In an excellent interview with Wired's Steven Levy, he said that Facebook is "a company that's strong in their space," but is "doing a really bad job on their products."
He's got a point.
Two days ago, we noted that Facebook has a bad habit of making a big deal about launching products that come out half-baked, and never really take over the world.
- Facebook PR invited lots of press to launch of Facebook Places a couple years ago. VP of product Chris Coxgave a very emotional speech. The product was basically a stripped down version of Foursquare, but without the game-mechanics, badges, or restaurant recommendations. Do you ever useFacebook Places to check-in to a restaurant?
- Facebook Offers was a Facebook's Groupon-killer – sort of. Despite a big announcement, Facebook never really rolled it out across the country, and eventually shut the whole project down.
- Facebook Email. Facebook hosted a big event to roll out its email killer. But the product lacked standard Web email features users can get with Gmail, Yahoo Mail, and lots of other places. When's the last time you sent someone with an @facebook.com address an email? Have you ever?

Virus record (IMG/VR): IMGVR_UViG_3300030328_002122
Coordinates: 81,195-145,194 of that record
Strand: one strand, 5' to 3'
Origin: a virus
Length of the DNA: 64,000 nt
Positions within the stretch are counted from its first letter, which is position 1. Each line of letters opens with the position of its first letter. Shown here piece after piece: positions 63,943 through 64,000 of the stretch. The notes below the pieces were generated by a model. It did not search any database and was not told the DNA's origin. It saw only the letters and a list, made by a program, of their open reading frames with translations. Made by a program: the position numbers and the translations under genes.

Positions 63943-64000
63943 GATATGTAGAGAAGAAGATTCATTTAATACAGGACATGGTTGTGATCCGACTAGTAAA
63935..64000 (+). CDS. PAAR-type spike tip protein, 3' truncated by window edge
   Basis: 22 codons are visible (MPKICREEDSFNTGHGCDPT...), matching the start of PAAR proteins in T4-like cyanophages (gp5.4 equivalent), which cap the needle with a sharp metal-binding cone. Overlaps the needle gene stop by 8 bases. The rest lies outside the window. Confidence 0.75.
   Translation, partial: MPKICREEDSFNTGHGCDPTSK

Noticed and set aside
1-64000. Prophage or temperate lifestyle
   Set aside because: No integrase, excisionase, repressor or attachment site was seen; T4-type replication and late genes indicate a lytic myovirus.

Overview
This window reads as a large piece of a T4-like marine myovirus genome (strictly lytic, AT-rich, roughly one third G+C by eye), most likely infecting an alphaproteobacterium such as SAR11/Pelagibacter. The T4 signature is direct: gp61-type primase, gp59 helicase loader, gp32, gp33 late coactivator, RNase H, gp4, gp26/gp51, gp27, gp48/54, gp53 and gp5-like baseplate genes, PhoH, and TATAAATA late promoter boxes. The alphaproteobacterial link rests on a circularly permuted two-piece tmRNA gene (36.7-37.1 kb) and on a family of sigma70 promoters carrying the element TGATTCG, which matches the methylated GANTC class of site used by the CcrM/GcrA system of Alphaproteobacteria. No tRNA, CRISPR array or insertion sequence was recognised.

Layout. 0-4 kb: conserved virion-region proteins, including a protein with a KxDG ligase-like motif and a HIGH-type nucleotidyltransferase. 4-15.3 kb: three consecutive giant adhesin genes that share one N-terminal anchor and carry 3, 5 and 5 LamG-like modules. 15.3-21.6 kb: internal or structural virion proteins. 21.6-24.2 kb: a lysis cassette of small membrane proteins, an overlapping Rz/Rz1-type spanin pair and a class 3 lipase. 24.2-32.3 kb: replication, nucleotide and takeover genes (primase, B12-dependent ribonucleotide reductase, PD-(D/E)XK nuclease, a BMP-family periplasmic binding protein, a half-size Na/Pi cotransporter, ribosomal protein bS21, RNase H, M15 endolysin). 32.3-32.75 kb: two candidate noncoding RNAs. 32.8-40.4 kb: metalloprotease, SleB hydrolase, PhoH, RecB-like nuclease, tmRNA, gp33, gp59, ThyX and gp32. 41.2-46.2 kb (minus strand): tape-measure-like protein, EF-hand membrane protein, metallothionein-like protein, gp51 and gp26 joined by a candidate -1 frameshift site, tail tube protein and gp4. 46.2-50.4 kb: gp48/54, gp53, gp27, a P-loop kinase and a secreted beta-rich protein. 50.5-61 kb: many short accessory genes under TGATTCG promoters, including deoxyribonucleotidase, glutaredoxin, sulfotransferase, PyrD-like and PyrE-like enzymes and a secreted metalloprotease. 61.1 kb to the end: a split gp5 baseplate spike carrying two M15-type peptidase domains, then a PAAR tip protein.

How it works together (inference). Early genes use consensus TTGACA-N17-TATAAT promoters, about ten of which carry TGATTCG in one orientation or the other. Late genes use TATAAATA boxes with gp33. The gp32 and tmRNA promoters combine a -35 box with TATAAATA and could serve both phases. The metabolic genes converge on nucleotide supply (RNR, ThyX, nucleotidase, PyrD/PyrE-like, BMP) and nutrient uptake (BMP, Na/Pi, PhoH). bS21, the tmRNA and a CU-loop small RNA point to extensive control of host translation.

Here is Page's exact quote:
Wired: One area where people say that Google is indeed motivated by competition is the social realm, where in the past two years you have been working hard in a field dominated by a single rival, Facebook. That’s not the case?
Page: It’s not the way I think about it. We had real issues with how our users shared information, how they expressed their identity, and so on. And, yeah, they’re a company that’s strong in that space. But they’re also doing a really bad job on their products.
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